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40% of workers expect to leave their jobs in the next six months, according to McKinsey

MADRID, 19 Sep.

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40% of workers expect to leave their jobs in the next six months, according to McKinsey

MADRID, 19 Sep. (EUROPA PRESS) -

40% of workers plan to leave their jobs in the next six months, according to a survey by McKinsey

The study analyzes the causes that drive workers to leave their jobs and identifies five potential professional profiles towards which employers can focus their strategies to attract and retain talent in the long term.

The consultant warns in its report that the shortage of workers needed to fill job vacancies is increasing and that the number of professionals willing to leave their jobs is increasing, mainly due to inadequate remuneration and lack of professional promotion.

"We are facing a time when the number of job offers is well above the number of professionals capable of satisfying it. The pandemic has caused people to reflect on their way of living and working, so the priorities to the time to stay or choose a job are no longer the same", explains Gloria Macías-Lizaso, partner at McKinsey

According to Macías-Lizaso, "the magnitude of labor discontent that has arisen in the last two years" has been so great that people are faced with the need to make a radical change in their professional life, which has caused "significant job losses of talent in various sectors of the economy.

Thus, according to the results of this study, almost half of the professionals who left their job in the last two years moved to a different industry and two out of three have not returned to work in the same sector.

The industry most affected by this "exodus" of professionals has been consumer and retail, with 76% of workers leaving the sector, followed by the public sector (72%) and finance and insurance (65%).

To deal with this growing job 'attrition', McKinsey has highlighted five potential professional profiles towards which employers can focus their strategy to guarantee the attraction and retention of talent in the long term: the traditional ones; the self-taught; caregivers; the idealists, and the laid back.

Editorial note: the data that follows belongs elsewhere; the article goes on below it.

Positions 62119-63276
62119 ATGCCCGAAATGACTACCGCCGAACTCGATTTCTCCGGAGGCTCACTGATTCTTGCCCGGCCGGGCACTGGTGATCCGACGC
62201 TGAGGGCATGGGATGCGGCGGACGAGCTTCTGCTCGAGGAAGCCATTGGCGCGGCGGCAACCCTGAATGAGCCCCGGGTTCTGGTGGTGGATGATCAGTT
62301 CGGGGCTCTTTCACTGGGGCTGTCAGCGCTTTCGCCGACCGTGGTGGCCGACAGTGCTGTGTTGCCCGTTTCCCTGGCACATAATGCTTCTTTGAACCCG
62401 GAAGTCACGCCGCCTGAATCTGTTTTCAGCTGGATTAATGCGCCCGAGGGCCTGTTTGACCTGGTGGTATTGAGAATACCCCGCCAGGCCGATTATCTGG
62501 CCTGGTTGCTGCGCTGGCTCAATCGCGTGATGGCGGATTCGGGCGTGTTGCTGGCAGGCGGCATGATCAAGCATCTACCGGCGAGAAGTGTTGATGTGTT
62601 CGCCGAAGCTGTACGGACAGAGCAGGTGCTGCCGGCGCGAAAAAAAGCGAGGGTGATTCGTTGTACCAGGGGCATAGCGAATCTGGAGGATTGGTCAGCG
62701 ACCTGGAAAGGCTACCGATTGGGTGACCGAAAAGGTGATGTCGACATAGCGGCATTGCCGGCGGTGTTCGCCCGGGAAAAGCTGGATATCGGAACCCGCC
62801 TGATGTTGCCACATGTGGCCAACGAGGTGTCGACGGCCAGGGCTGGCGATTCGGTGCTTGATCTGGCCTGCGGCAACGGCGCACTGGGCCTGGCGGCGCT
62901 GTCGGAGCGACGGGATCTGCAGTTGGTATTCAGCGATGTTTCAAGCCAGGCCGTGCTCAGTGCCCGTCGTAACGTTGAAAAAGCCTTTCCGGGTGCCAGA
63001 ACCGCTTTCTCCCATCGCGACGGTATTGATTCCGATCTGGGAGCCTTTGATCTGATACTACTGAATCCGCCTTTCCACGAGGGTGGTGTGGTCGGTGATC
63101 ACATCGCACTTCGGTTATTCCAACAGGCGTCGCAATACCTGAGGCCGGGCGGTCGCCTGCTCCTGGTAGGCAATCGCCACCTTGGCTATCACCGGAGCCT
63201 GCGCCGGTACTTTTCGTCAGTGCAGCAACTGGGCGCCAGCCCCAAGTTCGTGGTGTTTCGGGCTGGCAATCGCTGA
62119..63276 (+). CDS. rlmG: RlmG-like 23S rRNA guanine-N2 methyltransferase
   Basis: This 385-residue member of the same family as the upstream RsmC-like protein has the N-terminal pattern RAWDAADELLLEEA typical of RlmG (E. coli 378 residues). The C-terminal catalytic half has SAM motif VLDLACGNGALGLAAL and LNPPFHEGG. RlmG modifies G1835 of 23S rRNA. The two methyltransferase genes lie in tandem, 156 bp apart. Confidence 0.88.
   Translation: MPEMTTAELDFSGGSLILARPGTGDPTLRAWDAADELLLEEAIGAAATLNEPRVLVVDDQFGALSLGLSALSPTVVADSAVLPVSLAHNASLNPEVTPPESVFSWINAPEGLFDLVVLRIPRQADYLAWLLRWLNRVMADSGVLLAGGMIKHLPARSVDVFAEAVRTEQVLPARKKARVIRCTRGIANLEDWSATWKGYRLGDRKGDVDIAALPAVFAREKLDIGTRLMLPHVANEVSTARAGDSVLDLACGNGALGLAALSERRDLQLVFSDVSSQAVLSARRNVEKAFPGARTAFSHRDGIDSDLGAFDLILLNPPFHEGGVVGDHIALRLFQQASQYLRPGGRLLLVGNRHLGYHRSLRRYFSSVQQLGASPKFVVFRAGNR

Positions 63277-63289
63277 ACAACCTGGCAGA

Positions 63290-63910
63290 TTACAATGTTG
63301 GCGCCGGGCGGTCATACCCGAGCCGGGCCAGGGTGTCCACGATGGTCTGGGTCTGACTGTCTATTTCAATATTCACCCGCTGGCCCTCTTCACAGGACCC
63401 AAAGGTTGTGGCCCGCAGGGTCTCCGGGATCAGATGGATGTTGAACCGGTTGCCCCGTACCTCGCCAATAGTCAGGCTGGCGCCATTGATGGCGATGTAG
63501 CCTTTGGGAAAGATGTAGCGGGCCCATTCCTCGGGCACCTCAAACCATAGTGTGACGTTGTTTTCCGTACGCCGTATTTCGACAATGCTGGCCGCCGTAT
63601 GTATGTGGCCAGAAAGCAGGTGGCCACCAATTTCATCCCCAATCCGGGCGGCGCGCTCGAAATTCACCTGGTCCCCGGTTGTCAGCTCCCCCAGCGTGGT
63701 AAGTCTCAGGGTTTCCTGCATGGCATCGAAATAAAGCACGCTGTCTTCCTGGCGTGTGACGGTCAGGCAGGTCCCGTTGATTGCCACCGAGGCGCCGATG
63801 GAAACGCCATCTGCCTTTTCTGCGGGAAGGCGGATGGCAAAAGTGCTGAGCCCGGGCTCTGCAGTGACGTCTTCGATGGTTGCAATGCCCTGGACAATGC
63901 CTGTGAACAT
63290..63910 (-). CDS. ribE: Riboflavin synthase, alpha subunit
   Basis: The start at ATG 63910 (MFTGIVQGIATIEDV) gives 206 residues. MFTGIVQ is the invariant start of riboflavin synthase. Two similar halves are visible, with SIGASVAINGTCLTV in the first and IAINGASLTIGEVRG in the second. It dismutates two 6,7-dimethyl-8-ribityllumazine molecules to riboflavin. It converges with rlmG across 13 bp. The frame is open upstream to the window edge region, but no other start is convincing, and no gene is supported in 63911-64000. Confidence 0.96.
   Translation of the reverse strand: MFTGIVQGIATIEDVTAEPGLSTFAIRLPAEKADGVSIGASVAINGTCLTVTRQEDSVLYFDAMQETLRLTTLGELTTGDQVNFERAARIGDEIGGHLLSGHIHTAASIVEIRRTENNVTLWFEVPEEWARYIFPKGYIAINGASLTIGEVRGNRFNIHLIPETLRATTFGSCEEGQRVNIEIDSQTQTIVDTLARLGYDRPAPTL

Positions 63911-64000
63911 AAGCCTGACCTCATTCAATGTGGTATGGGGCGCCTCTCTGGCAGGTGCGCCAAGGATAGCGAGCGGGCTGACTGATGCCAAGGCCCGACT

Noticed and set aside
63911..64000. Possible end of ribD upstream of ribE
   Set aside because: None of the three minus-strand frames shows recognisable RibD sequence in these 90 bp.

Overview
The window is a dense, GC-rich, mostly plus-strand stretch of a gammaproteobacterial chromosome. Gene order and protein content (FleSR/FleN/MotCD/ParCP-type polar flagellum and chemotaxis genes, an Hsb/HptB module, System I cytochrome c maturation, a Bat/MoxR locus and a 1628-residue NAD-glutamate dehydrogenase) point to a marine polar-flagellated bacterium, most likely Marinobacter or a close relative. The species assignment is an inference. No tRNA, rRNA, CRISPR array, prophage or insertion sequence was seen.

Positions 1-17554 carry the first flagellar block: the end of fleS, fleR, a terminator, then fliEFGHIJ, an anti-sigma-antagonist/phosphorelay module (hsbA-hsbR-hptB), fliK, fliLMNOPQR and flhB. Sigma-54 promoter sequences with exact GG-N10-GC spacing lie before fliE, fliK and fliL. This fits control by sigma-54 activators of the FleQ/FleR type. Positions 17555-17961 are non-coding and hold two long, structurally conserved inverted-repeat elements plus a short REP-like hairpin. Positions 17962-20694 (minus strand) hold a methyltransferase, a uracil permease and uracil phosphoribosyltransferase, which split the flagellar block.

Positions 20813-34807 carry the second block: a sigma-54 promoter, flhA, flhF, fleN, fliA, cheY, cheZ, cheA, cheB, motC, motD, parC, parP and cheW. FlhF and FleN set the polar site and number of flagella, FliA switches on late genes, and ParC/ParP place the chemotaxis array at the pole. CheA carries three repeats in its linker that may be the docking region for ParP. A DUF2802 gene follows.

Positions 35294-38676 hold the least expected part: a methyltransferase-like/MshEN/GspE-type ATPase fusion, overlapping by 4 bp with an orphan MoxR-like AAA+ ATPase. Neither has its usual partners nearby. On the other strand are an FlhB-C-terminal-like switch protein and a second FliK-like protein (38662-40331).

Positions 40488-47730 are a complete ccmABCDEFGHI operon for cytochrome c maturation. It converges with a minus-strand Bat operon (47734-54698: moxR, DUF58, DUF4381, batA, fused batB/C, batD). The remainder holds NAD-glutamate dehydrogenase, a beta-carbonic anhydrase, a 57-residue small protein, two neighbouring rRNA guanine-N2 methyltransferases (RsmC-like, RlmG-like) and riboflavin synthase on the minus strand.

The traditional ones, explains the consultant, are people oriented to develop a professional career that grants a certain social status and whose areas of concern focus on the balance between work and personal life. According to the survey, 60% of the people who make up this group have not left their job in the last two years.

The self-taught, on the other hand, focus mainly on aspects such as flexibility, meaningful work and remuneration, while caregivers have compensation as their main motivation (work flexibility, conciliation, support for the health and well-being of employees and professional development).

According to McKinsey, for idealists, mainly young people, remuneration is one of the least relevant labor factors. This type of professional places special value on aspects such as flexibility, professional career and work purpose, which is why they care more about belonging to an inclusive and welcoming company.

The last profile identified by the consultant corresponds to the workers that it calls "relaxed": retired people or people who are not looking for work, but whose reintegration into work is mainly motivated by a set of conditions that go beyond traditional proposals. Thus, one of the most attractive characteristics for this group of people could be a high salary or the performance of a significant job.

"Adapting to the coming circumstances is one of the best strategies that people and companies can adopt to face the future. In addition, life has changed drastically in these last two years, so listening to what people need is more important than ever," concludes the McKinsey partner.

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